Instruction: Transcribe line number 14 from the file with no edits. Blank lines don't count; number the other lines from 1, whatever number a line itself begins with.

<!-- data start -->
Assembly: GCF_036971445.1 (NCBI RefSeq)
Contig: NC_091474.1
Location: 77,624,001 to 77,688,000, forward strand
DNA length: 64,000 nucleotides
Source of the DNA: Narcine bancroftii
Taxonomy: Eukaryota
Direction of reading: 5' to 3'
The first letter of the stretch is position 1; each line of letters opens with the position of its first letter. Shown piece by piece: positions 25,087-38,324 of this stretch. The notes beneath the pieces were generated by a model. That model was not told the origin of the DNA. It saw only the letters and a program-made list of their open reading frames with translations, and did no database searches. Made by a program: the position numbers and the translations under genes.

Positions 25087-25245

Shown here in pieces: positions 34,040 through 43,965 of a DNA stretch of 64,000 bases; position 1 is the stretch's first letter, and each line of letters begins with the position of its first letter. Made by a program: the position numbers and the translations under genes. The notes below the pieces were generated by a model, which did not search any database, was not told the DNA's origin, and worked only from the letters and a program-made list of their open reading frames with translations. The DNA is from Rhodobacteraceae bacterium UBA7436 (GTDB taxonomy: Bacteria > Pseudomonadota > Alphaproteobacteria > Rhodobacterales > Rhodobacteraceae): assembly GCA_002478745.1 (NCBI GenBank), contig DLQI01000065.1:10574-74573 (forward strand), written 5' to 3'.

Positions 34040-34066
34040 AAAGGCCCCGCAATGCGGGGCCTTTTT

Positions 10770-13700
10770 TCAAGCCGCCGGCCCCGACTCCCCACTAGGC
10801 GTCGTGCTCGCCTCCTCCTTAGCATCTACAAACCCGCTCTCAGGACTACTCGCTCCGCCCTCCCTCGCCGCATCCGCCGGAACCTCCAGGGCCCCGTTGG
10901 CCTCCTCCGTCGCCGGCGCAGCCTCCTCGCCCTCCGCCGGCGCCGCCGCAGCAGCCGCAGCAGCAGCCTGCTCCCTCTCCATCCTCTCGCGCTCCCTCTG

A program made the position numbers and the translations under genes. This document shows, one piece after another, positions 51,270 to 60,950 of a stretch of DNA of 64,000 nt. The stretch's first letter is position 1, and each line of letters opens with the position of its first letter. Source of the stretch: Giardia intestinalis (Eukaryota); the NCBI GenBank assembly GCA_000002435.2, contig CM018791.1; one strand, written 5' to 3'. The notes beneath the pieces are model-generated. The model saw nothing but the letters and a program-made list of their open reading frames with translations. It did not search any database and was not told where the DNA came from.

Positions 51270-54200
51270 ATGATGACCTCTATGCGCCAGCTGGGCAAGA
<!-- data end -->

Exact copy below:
10770 TCAAGCCGCCGGCCCCGACTCCCCACTAGGC